Spurred by his deep family ties to the area, Tatsey in early 2003 agreed to chair a tribal committee charged with adopting recommendations for the future management of the Badger-Two Medicine. The committee is composed of Blackfeet fish and wildlife managers, water resource personnel, other interested parties, "and any elder that wants to be involved." The tribal plan is being developed as the Lewis and Clark National Forest rewrites its travel management guidelines for its Rocky Mountain Ranger District, which also includes the Badger-Two Medicine and the nearby Rocky Mountain Front, which is also rich in untapped oil and gas resources.
In the past, Tatsey said, relations between the Forest Service and the Blackfeet Tribe have often been strained. Much of the rub, he contends, has been a lack of consultation about management decisions, especially in the Badger-Two Medicine. One of the latest affronts came in 1995, when increased grazing was allowed in the area.
"The Forest Service never really met with the tribe over that," Tatsey said.
But communication seems to be better these days, he says, and tribal leaders are confident their concerns are being taken seriously by the federal agency.
"The response has been good so far," he said. "We've been working pretty well together. I think we're at a good starting point, and I think there's going to be a lot more involvement from the tribe. And there needs to be, too."
Water quality is a main focus, especially considering that many reservation streams have their headwaters in the rugged Badger-Two Medicine. At this point the tribal committee, which has also been working with state conservation groups, is recommending no new roads and no new all-terrain vehicle trails in the area. The tribe also wants more lands surrounding sacred sites protected, grazing to be reduced and commercial logging to be curtailed.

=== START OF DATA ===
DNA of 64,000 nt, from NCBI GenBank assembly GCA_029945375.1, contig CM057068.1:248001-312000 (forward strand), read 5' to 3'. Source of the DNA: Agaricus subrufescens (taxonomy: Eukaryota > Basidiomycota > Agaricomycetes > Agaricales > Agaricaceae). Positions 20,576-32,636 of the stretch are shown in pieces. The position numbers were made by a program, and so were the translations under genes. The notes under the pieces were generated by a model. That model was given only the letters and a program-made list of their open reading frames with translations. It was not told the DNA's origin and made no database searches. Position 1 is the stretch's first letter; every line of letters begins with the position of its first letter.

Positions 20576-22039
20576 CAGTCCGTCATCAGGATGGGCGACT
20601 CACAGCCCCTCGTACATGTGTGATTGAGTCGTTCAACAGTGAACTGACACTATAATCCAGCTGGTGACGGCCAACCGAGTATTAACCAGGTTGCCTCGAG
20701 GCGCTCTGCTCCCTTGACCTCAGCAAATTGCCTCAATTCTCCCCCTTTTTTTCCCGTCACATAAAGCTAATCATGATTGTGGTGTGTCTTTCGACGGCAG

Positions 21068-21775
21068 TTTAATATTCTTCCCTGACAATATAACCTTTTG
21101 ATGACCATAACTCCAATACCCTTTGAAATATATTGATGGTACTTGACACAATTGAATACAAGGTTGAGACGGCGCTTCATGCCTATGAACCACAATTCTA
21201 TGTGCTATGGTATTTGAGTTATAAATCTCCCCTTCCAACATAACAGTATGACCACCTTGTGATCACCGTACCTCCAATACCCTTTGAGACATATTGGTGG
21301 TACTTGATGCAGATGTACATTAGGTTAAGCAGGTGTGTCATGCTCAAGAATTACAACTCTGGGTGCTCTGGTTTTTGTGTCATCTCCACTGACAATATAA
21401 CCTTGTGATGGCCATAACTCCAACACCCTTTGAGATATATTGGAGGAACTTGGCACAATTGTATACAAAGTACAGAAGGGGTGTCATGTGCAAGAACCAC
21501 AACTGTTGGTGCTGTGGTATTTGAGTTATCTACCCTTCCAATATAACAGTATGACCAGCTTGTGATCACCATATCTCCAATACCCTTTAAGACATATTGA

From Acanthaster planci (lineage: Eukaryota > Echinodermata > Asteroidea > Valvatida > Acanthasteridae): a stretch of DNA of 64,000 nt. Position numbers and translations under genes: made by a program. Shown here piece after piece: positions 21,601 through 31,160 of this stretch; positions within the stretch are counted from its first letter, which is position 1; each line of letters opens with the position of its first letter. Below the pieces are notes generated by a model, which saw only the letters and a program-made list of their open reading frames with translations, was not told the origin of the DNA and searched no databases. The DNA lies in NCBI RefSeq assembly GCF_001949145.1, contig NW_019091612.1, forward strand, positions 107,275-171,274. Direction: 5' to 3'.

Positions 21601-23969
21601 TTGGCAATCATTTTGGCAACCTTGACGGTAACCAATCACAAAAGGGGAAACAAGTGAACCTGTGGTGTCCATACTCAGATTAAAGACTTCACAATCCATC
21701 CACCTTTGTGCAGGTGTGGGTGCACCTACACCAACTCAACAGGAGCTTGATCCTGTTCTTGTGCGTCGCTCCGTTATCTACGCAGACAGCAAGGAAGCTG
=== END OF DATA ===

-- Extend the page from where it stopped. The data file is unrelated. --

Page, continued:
"They want what the tribe wants," he says of the non-tribal conservationists. "We have pretty much the same idea - conservation management. It's something of interest to me, and it's something a lot of people believe in."
Tatsey said tribal and non-tribal use of the Badger-Two Medicine, most of which was declared eligible for inclusion on the National Register of Historic Places in 2002, has been increasing over the years.
"But I think the use will decrease if the management is changed," he added.
Mike Munoz, the national forest's district ranger for the area, says it is now up to the tribe to formally request that a "traditional culture district" be created by enrolling the lands on the national registry. That designation, he explained, will "influence future decisions regarding oil and gas."
According to Munoz, one lease has already been issued to the ChevronTexaco Corp. for work on Goat Mountain, which sits in the heart of the Badger-Two Medicine. Another application to drill, formerly held by the Fina Oil and Chemical Company, has been transferred to Louisiana resident Sidney Longwell. That application is currently undergoing additional review by the Forest Service.
Tatsey said he hopes the tribe's proposed protections can be put into place before more harm is done to the land.
"The tribal traditionalists have long supported full protection for the Badger-Two Medicine," he said. "Hopefully the next generation will benefit from this."